Among the damage caused by sleep apnea is the loss of white matter in the brain. But now there’s good news: new research shows this brain damage may be reversible if sleep apnea is treated.
Sleep Apnea Treatment Reverses Brain Damage
It’s long been known that, along with risks like heart attack and stroke, sleep apnea can cause brain damage. “White matter is extensively affected in [obstructive sleep apnea] patients,” according to a study that used functional magnetic resonance imaging (fMRI) to look at alterations in the way our brains work because of sleep apnea. However, there has long been suspicions that the alterations might be “a mixture of irreversible atrophy and cell death, and non-lethal pathology such as inflammation.”
Now a new study seems to confirm those suspicions and show that brain damage due to sleep apnea is indeed reversible, and along with it the effects of injury seem to go as well. This study started with 17 people who had never been treated for sleep apnea. It evaluated the integrity of their white matter before treatment, after three months of treatment, and after one year of treatment.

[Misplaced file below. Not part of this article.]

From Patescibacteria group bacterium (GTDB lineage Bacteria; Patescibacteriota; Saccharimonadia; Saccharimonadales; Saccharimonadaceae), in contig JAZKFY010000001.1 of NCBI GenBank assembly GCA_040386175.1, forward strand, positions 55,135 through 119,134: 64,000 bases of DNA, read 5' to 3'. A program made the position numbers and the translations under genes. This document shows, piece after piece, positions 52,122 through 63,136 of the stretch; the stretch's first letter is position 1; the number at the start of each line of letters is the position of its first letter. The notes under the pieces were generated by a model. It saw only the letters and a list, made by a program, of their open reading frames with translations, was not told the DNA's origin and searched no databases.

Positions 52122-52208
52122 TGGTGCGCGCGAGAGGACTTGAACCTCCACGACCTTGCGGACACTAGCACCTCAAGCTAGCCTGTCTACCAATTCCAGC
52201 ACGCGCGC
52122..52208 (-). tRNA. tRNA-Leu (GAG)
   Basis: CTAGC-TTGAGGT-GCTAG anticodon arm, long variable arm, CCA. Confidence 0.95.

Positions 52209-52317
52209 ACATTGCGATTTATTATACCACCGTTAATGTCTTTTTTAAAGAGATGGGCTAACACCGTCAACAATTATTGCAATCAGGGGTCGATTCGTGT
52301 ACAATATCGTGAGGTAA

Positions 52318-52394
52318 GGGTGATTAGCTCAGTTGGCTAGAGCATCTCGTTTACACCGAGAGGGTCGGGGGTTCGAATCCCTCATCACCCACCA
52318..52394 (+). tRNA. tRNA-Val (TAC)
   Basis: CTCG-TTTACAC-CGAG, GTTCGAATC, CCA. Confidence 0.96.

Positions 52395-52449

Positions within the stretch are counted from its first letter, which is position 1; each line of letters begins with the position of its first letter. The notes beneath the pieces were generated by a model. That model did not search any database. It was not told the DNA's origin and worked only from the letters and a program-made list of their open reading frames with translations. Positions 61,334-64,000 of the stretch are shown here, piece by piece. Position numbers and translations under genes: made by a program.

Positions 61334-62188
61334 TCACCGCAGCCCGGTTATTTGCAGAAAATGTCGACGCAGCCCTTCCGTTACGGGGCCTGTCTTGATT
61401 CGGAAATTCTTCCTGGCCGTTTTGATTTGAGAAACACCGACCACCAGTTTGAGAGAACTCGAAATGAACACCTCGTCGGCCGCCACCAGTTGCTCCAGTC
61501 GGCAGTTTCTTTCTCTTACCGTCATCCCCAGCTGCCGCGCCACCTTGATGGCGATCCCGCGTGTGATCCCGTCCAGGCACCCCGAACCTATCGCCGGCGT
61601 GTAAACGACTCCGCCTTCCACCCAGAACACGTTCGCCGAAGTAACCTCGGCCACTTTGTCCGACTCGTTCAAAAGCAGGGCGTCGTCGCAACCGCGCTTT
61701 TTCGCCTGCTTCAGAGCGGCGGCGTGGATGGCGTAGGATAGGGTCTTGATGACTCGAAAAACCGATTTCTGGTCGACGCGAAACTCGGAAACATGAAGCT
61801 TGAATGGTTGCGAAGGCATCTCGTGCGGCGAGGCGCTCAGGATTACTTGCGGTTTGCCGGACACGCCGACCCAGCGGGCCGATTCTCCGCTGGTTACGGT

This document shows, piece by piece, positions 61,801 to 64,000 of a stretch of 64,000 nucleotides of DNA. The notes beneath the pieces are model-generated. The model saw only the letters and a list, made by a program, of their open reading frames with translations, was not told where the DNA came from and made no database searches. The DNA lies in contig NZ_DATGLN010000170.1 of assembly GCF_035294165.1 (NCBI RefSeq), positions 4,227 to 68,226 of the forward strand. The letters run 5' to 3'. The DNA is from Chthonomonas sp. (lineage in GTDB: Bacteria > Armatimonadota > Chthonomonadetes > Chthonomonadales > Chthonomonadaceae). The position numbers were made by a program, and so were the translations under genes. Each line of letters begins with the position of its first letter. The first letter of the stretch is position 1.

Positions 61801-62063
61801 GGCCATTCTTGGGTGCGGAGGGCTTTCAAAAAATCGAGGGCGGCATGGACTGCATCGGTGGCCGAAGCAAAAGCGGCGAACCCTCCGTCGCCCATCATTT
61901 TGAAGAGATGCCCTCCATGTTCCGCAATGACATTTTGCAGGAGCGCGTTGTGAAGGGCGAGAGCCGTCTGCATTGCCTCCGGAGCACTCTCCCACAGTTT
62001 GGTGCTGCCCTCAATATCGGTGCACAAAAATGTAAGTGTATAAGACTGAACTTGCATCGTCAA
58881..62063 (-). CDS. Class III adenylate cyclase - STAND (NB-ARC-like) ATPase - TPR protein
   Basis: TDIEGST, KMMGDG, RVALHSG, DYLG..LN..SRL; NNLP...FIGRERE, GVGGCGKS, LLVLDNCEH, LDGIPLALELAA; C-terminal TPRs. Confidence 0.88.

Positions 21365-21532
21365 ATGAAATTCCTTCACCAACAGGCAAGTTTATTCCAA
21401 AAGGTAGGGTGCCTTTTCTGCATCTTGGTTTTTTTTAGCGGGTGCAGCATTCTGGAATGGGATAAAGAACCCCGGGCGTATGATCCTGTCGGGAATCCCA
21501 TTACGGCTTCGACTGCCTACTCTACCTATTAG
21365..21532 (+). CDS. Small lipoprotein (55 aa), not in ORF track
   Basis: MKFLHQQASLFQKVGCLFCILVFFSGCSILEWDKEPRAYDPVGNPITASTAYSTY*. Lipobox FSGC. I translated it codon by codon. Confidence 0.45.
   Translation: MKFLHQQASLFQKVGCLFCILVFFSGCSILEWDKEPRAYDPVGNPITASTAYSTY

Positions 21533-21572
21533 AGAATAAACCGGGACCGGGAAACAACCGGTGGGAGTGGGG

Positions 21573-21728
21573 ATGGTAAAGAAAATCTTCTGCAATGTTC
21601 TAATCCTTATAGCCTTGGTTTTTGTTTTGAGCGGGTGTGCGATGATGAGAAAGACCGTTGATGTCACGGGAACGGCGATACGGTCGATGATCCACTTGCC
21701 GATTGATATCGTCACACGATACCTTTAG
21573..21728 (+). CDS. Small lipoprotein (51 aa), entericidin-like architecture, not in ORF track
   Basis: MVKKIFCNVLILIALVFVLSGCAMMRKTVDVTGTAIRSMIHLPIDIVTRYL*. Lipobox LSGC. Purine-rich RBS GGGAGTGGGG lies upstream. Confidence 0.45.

Researchers found that before treatment, sleep apnea sufferers had impaired cognitive skills, impaired memory, and depressed mood. They also had diffuse injury to white matter in many areas of the brain.
After three months of treatment, only limited improvement was observed, but after a full year of treatment, researchers noted an almost complete reversal of damage to these areas. People also saw improvement of memory, attention, mood, and quality of life.
Overcoming the Limitations of CPAP
This study, as with many of its type, focused on the use of CPAP treatment to overcome sleep apnea. However, for many people it can be hard to stay on CPAP for a year, especially when people may see only limited benefit from three months of treatment.
But, as this study shows, it’s important to stay with sleep apnea treatment. If you can’t tolerate CPAP, oral appliances have also been shown to be an effective sleep apnea treatment, and may work better for you.
To learn about CPAP alternatives that can give you another way to treat sleep apnea, please call (402) 493-4175 for an appointment with an Omaha sleep dentist at the Advanced Dental Sleep Treatment Center.